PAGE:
Is there a link to na­ture’s de­struc­tion?

The Guardian - - World - John Vi­dal This piece is jointly pub­lished with En­sia, a non­profit en­vi­ron­men­tal me­dia out­let

Only a decade or two ago it was widely thought that in­tact nat­u­ral en­vi­ron­ments were the source of the pathogens that led to new dis­eases in humans such as Covid-19, the dis­ease caused by a coro­n­avirus that crossed over from wildlife to humans in China in De­cem­ber last year.

But a num­ber of re­searchers now think it is ac­tu­ally hu­man­ity’s de­struc­tion of bio­di­ver­sity which cre­ates the con­di­tions for new dis­eases. The dis­ci­pline known as plan­e­tary health is emerg­ing, fo­cus­ing on links be­tween peo­ple’s well-be­ing and other liv­ing or­gan­isms and en­tire ecosys­tems.

Is it hu­man ac­tiv­ity, such as road build­ing, min­ing, hunt­ing and log­ging, that trig­gered past epi­demics and is un­leash­ing new ter­rors to­day?

Re­search sug­gests that out­breaks of in­fec­tious dis­eases such as Ebola, Sars, bird flu and Covid-19 are on the rise. Pathogens cross to humans from other an­i­mals and many can spread quickly to new sites.

The US Cen­ters for Dis­ease Con­trol and Preven­tion es­ti­mates that three-quar­ters of “new or

‘Pathogens don’t re­spect the species bound­aries. I am not sur­prised about Covid-19’ Thomas Gille­spie Sci­en­tist

emerg­ing” hu­man dis­eases orig­i­nate in non­hu­man an­i­mals.

Kate Jones, a sci­en­tist and chair of ecol­ogy and bio­di­ver­sity at Univer­sity Col­lege London, says emerg­ing an­i­mal-borne in­fec­tious dis­eases are an “in­creas­ing and very sig­nif­i­cant threat to global health, se­cu­rity and economies”.

In 2008 Jones and a team of re­searchers iden­ti­fied 335 dis­eases that had emerged be­tween 1960 and 2004; at least 60% of those had come from other an­i­mals.

In­creas­ingly, says Jones, these dis­eases are linked to en­vi­ron­men­tal change and hu­man be­hav­iour. The dis­rup­tion of pris­tine forests, for in­stance, is bring­ing peo­ple into closer con­tact with wild species they may never have been near be­fore. The trans­mis­sion of dis­ease from wildlife to humans is a hid­den cost of eco­nomic de­vel­op­ment.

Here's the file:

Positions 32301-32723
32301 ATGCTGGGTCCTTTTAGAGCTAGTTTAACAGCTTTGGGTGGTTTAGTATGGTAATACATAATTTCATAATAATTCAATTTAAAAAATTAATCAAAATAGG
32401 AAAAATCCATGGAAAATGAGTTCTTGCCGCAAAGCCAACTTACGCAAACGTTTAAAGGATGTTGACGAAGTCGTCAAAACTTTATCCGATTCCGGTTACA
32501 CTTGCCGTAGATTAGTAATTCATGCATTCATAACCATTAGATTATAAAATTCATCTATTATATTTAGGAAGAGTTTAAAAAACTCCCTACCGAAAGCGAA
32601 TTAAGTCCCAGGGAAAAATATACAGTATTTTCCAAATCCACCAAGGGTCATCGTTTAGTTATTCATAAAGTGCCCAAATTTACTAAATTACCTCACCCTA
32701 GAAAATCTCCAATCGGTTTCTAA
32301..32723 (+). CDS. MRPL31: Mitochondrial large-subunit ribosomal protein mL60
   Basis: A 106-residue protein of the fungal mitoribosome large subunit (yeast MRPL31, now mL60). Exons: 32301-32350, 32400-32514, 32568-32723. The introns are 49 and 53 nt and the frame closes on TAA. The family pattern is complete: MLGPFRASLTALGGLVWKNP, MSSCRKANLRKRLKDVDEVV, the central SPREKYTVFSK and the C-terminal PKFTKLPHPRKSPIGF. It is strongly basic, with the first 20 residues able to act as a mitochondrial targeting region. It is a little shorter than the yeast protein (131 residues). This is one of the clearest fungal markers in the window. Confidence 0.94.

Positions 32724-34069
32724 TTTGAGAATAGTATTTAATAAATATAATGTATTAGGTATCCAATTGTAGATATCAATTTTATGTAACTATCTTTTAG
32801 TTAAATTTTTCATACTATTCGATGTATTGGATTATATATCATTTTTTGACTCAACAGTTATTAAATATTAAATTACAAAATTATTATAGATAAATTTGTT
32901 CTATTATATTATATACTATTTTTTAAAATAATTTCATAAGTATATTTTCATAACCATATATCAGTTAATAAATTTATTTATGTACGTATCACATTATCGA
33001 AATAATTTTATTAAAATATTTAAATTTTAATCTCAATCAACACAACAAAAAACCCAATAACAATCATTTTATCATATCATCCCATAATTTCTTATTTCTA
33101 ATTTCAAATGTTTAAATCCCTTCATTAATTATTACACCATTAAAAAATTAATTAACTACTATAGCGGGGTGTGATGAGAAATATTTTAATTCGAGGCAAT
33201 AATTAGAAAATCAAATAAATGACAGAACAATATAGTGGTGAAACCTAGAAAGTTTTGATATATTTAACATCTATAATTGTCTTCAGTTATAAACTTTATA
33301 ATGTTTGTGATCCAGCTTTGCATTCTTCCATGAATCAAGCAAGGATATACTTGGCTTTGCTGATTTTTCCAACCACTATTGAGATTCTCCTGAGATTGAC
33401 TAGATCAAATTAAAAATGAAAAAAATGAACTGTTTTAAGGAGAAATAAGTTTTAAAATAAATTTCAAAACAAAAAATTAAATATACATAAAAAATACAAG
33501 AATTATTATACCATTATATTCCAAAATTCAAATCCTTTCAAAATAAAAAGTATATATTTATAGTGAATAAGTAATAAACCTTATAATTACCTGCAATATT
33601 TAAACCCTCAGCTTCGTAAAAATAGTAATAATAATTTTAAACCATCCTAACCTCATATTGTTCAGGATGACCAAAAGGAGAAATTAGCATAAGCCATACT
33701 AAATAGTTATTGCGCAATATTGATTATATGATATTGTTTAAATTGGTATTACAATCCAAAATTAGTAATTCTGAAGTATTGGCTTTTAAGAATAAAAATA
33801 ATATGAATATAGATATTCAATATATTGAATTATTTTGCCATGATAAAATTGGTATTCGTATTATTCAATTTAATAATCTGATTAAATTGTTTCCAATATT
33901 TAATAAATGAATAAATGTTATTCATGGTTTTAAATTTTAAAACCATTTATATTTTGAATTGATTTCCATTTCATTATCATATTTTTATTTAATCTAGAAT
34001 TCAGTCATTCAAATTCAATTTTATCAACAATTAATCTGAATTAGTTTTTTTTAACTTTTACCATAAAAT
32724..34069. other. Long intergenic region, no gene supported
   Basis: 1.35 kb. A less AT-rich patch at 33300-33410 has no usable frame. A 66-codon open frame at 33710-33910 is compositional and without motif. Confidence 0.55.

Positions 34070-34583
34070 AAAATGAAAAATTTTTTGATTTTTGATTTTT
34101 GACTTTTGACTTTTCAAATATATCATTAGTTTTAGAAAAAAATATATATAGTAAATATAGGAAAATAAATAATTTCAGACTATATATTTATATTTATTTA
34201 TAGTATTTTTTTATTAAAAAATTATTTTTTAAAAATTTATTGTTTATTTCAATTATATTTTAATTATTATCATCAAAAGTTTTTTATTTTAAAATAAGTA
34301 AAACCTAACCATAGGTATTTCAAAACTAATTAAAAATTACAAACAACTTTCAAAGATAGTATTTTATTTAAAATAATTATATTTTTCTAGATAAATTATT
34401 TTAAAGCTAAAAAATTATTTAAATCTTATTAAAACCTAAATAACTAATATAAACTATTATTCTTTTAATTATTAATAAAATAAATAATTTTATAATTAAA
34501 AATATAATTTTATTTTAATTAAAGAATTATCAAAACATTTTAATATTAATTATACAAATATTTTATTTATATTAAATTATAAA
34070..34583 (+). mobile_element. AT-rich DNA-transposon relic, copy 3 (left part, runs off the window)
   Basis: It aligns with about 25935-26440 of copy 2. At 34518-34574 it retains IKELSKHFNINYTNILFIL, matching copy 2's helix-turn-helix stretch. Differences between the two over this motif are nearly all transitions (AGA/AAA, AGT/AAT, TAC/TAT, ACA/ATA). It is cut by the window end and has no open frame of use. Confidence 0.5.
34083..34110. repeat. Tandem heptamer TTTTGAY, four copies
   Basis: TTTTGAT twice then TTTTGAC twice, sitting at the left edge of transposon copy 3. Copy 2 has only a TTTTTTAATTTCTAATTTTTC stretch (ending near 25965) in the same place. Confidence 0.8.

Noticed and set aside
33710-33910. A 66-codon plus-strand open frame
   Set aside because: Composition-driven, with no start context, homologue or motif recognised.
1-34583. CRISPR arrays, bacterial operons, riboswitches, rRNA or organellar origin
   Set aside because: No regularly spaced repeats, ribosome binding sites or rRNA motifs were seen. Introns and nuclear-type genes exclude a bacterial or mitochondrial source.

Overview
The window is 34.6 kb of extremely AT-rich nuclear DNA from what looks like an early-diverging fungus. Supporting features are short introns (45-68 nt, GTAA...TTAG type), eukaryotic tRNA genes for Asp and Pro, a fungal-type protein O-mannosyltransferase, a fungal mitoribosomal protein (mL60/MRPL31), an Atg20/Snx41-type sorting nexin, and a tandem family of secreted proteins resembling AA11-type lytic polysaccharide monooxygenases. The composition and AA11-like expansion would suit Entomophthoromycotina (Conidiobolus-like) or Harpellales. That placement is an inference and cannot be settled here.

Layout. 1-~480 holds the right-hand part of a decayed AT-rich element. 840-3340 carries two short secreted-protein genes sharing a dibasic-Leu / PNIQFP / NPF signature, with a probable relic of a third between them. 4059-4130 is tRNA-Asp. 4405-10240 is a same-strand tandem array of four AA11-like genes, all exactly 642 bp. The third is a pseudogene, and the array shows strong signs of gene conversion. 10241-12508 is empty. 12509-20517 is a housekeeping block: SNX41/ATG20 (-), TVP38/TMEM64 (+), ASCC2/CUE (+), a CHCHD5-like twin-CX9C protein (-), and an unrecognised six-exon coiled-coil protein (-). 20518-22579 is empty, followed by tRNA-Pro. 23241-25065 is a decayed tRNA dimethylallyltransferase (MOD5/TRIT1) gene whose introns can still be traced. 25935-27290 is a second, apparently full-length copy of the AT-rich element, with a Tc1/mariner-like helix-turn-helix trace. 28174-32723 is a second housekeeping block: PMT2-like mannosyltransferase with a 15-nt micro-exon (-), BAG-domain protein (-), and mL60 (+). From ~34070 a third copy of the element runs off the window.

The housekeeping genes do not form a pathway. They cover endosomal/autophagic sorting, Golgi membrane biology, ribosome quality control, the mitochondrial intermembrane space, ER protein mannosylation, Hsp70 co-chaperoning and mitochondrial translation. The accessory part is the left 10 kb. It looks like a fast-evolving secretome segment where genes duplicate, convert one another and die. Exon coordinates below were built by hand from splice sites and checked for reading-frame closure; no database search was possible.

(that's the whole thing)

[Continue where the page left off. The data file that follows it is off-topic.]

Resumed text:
Eric Fevre, chair of vet­eri­nary in­fec­tious dis­eases at the Univer­sity of Liver­pool, says: “There are just so many more of us, in ev­ery en­vi­ron­ment. We are go­ing into largely undis­turbed places. The risk [of pathogens jump­ing from other an­i­mals to peo­ple] has al­ways been there.” The dif­fer­ence now though is that dis­eases are likely to spring up in both ur­ban and nat­u­ral en­vi­ron­ments. “We have cre­ated densely packed pop­u­la­tions where along­side us are bat, ro­dents birds, pets, other liv­ing things. That cre­ates in­tense in­ter­ac­tion and op­por­tu­ni­ties for things to move from species to species.”

Thomas Gille­spie, an as­so­ciate pro­fes­sor in the en­vi­ron­men­tal sciences depart­ment at Emory Univer­sity, At­lanta, says: “Pathogens do not re­spect species bound­aries. I am not at all sur­prised about the coro­n­avirus out­break. The ma­jor­ity of pathogens are still to be dis­cov­ered. We are at the very tip of the ice­berg.”

Humans, says Gille­spie, cre­ate the con­di­tions for the spread of dis­eases by re­duc­ing the nat­u­ral bar­ri­ers be­tween virus host an­i­mals and them­selves. “Ma­jor land­scape changes are caus­ing an­i­mals to lose habi­tats, which means species be­come crowded to­gether and also come into greater con­tact with [us].”